‘I’ll leave all my money to Battersea Dog’s Home!’ was the traditional threat to difficult children.

English law has traditionally allowed you to leave your money to whoever you jolly well like, and that power has caused many an upset after the dear one has departed – in novels, in films and in real life too.  What you have to leave has been seen as your own money to do what you like with and, however surprising, a valid Will was pretty much written in stone.  A clear, unanswerable last message of disapproval, or vengeance, or favouritism or whatever, or sometimes for no apparent reason at all.

‘Testamentary freedom’ it was called.  The only real exception has been if someone could claim that they were a dependant and should have been provided for, under the Inheritance (Provisions for Family and Dependants) Act 1975.  Widows or widowers or children can make a claim on the estate if the Will does not make ‘such reasonable provision as it would be reasonable in all the circumstances of the case for a husband or wife to receive.’  This has been seen as very limited and to override a Will financial dependence has to be clearly shown.

However, a recent case has thrown into doubt the right to leave your money where you like.  Two years before her death a Mrs Jackson made her Will and was very clear indeed that she did not want her daughter to have anything.  The daughter had run away with her boyfriend when she was 17 and her mother had never forgiven her, and not even seen her for over twenty years.  It was all well documented and there was nothing for the daughter in the Will.  The money was left to charity instead.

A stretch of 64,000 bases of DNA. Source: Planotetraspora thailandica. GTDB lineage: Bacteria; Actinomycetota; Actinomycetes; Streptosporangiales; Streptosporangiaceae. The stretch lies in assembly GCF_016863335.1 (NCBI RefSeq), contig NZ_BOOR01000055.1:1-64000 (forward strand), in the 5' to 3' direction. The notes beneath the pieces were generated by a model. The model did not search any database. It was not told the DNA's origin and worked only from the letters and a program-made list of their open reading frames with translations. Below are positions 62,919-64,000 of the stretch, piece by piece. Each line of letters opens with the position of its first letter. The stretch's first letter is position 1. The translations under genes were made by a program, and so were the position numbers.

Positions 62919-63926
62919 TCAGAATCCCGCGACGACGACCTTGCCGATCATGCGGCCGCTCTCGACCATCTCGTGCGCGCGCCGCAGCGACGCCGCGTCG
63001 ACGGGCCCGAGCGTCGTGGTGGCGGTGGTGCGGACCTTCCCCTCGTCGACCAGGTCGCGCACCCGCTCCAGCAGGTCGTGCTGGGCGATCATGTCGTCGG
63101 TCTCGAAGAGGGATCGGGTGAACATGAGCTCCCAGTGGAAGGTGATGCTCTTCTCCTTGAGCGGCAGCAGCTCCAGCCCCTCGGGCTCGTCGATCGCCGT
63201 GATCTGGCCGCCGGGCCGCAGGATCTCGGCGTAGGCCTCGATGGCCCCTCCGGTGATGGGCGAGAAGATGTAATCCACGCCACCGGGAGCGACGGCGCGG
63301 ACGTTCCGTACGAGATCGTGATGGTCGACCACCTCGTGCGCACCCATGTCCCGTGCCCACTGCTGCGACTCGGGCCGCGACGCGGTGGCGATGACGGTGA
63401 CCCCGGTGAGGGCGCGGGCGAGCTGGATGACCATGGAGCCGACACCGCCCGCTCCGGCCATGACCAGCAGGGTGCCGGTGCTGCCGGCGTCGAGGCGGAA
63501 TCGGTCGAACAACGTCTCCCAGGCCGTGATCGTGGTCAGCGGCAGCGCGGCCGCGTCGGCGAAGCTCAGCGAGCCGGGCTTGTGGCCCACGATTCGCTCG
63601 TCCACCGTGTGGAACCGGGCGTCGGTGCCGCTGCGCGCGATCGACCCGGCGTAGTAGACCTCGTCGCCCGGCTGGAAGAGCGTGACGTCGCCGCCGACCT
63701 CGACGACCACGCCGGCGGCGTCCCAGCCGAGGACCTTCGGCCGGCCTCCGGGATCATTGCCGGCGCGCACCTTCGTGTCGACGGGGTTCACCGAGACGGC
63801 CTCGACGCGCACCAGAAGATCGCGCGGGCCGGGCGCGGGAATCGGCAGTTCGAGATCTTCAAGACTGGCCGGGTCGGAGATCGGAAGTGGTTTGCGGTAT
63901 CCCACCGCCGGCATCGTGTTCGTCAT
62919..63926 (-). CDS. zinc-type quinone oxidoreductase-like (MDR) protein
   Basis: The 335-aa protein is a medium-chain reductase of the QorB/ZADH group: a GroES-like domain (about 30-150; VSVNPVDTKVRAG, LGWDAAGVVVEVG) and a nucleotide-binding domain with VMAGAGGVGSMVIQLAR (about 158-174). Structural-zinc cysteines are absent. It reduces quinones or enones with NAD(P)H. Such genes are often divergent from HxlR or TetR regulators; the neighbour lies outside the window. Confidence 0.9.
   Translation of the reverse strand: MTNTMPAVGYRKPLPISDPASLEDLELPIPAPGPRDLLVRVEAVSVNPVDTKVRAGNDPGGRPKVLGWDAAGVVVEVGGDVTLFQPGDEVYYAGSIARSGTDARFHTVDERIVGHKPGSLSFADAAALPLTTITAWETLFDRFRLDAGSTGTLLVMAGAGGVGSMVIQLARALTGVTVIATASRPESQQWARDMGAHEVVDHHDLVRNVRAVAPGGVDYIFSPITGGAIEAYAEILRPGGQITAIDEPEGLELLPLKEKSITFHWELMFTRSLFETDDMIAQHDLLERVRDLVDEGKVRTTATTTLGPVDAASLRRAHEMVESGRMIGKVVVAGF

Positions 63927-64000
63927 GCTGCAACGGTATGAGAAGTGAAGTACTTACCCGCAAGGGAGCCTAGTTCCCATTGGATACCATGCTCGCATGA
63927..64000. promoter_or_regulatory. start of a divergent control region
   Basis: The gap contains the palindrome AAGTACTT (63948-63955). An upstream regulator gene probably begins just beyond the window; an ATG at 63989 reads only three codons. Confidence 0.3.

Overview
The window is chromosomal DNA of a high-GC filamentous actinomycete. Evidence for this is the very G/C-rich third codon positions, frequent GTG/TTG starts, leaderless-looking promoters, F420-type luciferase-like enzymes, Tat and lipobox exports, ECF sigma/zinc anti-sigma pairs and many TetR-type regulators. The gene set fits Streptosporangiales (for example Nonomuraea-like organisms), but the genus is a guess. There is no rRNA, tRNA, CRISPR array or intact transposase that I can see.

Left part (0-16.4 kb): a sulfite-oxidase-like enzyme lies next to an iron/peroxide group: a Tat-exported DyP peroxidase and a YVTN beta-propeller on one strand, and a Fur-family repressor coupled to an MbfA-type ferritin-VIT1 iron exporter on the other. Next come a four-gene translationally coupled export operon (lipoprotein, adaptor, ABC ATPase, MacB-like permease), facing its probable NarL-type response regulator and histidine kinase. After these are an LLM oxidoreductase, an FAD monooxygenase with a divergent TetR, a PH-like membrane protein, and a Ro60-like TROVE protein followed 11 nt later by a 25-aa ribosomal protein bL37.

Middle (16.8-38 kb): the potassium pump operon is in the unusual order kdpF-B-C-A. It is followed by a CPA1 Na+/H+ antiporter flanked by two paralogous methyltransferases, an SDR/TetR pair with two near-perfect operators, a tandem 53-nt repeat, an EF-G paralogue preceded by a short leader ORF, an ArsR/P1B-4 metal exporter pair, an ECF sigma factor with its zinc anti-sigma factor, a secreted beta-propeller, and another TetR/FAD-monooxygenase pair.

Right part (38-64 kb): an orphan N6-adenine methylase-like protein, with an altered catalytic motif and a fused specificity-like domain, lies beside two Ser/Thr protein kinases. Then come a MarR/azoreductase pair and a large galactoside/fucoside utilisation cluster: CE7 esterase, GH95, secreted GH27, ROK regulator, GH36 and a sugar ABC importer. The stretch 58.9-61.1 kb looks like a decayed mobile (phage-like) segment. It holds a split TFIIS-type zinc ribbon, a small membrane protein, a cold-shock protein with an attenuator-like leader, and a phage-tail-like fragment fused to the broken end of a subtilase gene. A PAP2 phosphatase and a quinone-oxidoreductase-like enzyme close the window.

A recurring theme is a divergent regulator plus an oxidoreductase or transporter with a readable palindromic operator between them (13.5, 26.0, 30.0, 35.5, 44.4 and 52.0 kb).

The daughter brought a claim, and there has been widespread surprise and concern that the Judge chose to overrule the Will and give the daughter a large slice of the estate.   She was an able-bodied adult and had not been dependent on her mother for many years.  The Judge just seemed to think that the daughter should have been left the money, and was unconvinced that Mrs Jackson felt any real goodwill towards the charities.  Presumably he doesn’t believe in ghosts either!

We are now in the situation that if you leave someone in your family out of your Will it may be overturned when you are no longer there to say anything about it.  This means your Will is now more likely to be challenged and that can really hold up the process of paying out to those who are in your Will.

So, if you do want to leave money to those other than your nearest and dearest, leaving them out altogether or not leaving them as much as they expected, special care needs to be taken to give it the best chance that your wishes will be obeyed.  We will advise you on a letter to put with your Will, giving the right details about why you want to leave someone out, and just why you are leaving money to other people, charities etc. This will help to defend the Will and hopefully put off anyone minded to contest it.  If you are leaving something to them, we can put in your Will that if they argue with that then they won’t get anything at all!  It’s worth a try to put them off.

Then hopefully you can RIP with confidence that your money will go where you want it to go and your Will will not be rewritten later on by a disapproving Judge.

Frances.